One day last week, approximately a dozen people gathered in two separate rooms at the Lodi Unified School District offices. Seymour Kramer traveled back and forth between the groups, relaying information and collecting documents.
Kramer is a state mediator brought in by the district with hopes of coming to a labor agreement with the teachers' union.
There is no charge for his services, but he earns a hefty annual salary of up to $91,000 through the Public Employment Relations Board's department of industrial relations.
The State Mediation Conciliation Service, which falls under PERB, has been providing mediation, arbitration and other neutral services since 1947.
Its core service is mediation of public sector contract disputes in school districts, community colleges, higher education, the State of California, cities, counties, special districts, transit districts and the trial courts to reach agreements in bargaining.
It doesn't happen often in this region, according to local union officials.
"We spend a great deal of time analyzing district data and going over scenarios (and) discussing what an agreement would look like that both the district and our members would accept," said California School Employees Association representative Dan Morris.
That union, too, is going through the mediation process with a state-appointed mediator.
It is confidential, so details about the current issues cannot be discussed, but Morris has undergone the process four times in the past seven years. Mediation is handled the same by the state, regardless of the union affiliation.
For the most part, the mediator keeps each party's negotiation team separate while he or she works with each side in an effort to ascertain an agreement, according to Morris.
"The mediator helps the parties focus on the goal of achieving an agreement and helps to bring calm to the emotions that will sometimes impede the parties ability to achieve agreement," Morris said.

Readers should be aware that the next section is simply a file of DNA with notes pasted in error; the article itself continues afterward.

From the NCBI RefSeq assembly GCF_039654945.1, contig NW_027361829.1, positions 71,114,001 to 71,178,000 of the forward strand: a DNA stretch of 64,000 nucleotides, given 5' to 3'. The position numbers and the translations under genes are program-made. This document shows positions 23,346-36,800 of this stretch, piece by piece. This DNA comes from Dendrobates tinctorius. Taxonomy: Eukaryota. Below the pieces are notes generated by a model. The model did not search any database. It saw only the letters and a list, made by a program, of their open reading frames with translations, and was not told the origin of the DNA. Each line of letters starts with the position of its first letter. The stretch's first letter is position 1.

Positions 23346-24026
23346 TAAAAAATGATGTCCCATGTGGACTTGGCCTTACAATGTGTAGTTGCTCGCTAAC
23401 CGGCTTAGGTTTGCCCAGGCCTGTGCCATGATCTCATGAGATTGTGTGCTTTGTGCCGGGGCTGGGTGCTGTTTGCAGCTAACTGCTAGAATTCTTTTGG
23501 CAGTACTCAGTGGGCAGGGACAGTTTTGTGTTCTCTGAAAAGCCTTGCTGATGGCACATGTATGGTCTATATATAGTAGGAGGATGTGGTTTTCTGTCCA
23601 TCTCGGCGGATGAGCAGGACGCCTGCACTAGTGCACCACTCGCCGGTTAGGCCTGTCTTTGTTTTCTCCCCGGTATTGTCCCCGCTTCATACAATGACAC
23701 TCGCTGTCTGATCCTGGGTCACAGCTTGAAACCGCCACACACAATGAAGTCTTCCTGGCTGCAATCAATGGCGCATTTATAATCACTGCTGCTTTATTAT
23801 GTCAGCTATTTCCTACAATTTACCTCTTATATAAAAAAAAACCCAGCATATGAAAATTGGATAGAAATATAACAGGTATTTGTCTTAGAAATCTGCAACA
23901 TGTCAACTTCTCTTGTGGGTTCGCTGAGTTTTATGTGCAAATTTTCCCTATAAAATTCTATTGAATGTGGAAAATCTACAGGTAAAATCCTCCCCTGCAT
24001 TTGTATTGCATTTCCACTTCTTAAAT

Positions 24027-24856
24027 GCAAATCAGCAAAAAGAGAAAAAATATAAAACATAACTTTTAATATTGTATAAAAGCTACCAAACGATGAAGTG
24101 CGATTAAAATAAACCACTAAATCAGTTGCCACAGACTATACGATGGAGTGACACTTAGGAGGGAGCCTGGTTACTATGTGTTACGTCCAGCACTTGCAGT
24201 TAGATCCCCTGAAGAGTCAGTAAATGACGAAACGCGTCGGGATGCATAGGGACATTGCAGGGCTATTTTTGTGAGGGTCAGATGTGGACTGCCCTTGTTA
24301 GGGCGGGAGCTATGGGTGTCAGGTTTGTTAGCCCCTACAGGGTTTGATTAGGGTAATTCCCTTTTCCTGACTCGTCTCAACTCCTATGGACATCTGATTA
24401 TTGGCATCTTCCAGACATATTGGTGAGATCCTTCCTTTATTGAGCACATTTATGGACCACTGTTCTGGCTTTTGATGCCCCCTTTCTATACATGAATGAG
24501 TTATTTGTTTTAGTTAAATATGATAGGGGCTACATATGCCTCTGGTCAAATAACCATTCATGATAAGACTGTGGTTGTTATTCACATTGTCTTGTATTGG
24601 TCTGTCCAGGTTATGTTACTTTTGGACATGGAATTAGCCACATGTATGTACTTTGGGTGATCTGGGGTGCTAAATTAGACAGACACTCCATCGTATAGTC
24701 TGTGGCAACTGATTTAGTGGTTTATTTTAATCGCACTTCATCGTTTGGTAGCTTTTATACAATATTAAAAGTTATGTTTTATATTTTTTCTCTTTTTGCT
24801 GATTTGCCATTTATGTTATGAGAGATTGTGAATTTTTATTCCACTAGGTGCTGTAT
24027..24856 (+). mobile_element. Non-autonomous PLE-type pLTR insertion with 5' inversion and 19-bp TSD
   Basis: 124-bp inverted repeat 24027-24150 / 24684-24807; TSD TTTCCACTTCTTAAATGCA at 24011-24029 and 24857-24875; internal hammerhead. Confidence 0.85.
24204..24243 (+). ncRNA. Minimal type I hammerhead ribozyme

The duration of the mediation process is determined by the mediator, and when he or she feels there is no breaking through in the deadlock then the mediator certifies the parties to fact-finding.
The Oakland-based State Mediation and Conciliation Service was established to improve employer-union relations in California. There are regional offices in Oakland, as well as the Central Valley and Southern California.
There are currently 11 mediators statewide: five in Southern California, two in the Central Valley and four in Northern California, according to Annie Song-Hill, presiding conciliator.
Mediators perform contract impasse and grievance mediations; chair adjustment panels and discipline hearings; conduct training and facilitation; resolve conflicts; and conduct representation elections.
For each of these functions, the number of sessions depends upon the particulars of each case, she said, adding that it is not uncommon for a mediator to start a session on one day and work into the evening and the next morning.
"It is safe to say that among the functions mentioned above, mediators are engaged planning, travel and conducting one or more of the above activities five days per week," Song-Hill said.
Impasse services are free.
Who are they?
Mediators must have four years of experience — one year of which must have been within the past five years — in the conciliation of labor disputes or work stoppages resulting from labor disputes, or in the negotiation, administration and interpretation of collective bargaining agreements where these duties constituted the major element of the job, according to the state's website.
The pay range is between $6,267 and $7,619 per month.
They have various backgrounds, according to Song-Hill, who worked in human resource management and as a trainer and facilitator in collective bargaining before taking a job with the state.
Others worked as both labor and management advocates.
After years advocating for both unions and management, mediator Tony Butka became a neutral with Los Angeles County's Civil Service and Employee Relations Commissions.
"(I) got hooked on the idea that there simply had to be a better way of resolving disputes other than beating up on each other and/or expensive, lengthy litigation. Turns out there is," he said in an e-mail.
All mediators share the belief that mediation provides the best way to resolve conflicts, according to Song-Hill.